There were some in and around the Tory Party who had their doubts about the reliability of the Maily Telegraph when they “outed” David Laws, following on all that expenses business, but normal service has been resumed as the Government requires a suitable conduit through which to transmit the information to the Civil Service that they are to blame for the Coalition’s ills.
Horse Guards' Parade, with Government buildings behind
“Worst civil servants to be sacked” is the headline, for which the Tel has, er, no actual evidence at all. But what of the sub-heading? “Under-performing civil servants will be identified and fired under plans to rank all government officials in order of ability, The Daily Telegraph can disclose”. What indeed. Apart from a “Downing Street source”, and talk of what Steve Hilton said, there’s only one name.
And that name is – don’t laugh – Francis Maude. Oh dear. Maude is the buffoon who swallowed whole the “Taxpayer funded Trade Unionism” rubbish from the so-called Taxpayers’ Alliance (TPA). Taking on trust, and without a second opinion, a dodgy dossier from an Astroturf lobby group that knows sweet jack about the workings of any of the Government bodies it attacks is not a clever move.
But Maude knows the secret: ranking. If only all those Civil Servants could be ranked in order of their performance, then those at the bottom could all be sacked. This is a remarkably simple solution, so simple, in fact, that the thought enters that it could be a little too simple, to the extent of being another wheeze from the likes of the TPA, or another like minded group who sit on the sidelines and heckle.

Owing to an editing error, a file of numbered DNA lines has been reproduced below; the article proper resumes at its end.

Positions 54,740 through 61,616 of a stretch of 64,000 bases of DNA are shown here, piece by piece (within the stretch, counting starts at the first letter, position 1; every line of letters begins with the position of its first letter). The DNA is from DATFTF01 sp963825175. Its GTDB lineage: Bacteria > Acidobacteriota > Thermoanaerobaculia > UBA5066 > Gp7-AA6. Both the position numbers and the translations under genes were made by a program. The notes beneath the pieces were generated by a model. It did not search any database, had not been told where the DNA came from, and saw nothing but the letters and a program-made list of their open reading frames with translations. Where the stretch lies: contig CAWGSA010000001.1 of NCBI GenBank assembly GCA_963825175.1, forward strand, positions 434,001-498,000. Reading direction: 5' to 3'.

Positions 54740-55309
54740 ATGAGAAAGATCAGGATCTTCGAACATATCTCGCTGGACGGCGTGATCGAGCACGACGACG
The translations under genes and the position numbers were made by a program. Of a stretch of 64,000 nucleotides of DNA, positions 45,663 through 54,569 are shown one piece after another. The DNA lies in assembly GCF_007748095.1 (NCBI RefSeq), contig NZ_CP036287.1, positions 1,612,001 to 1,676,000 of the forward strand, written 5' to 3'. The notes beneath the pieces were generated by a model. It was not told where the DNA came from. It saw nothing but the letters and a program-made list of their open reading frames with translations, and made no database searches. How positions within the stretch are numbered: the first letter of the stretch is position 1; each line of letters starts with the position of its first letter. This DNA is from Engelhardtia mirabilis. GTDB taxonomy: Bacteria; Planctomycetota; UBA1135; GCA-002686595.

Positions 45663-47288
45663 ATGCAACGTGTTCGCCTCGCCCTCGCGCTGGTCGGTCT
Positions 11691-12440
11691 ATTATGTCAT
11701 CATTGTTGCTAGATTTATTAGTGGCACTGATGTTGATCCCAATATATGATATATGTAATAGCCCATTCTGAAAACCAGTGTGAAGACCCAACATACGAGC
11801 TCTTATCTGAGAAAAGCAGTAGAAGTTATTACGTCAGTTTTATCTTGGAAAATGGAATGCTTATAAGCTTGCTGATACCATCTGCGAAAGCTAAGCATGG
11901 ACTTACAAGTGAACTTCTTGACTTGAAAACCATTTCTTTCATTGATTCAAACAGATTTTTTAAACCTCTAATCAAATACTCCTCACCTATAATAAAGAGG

Sadly, though, the Telegraph attack founders on the rocky outcrop of reality: the assertion that “4,000 mandarins could run the whole [British] empire” (and that they could all fit into Somerset House) is complete drivel. The number of “non-industrial” Civil Servants – in other words, administrative staff – in 1902, when that empire was at its zenith, was around 50,000 (you can see the figures HERE).
And by 1939 – before the retreat from Empire that came after World War 2 – this number had risen to 163,000. The chronology of recent reductions in headcount is equally shaky: the assertion that this level was “more than 500,000” at the last General Election is wrong. That number had fallen to 487,000 by the election. The so-called “efficiency drive” is merely continuing that reduction.
The blame game – the fuel crisis, as cited, was down to politicians’ decisions, not their Civil Servants – does not wash. Neither does the guff about ministers “with a background in business”. That’s just another lame appeal to authority. This “story” is no more than an attempt to put the frighteners on yet more public sector workers, and is revealed as a sham by the plainly fraudulent figures quoted.
But it does the Tories’ bidding, so that’s all right, then.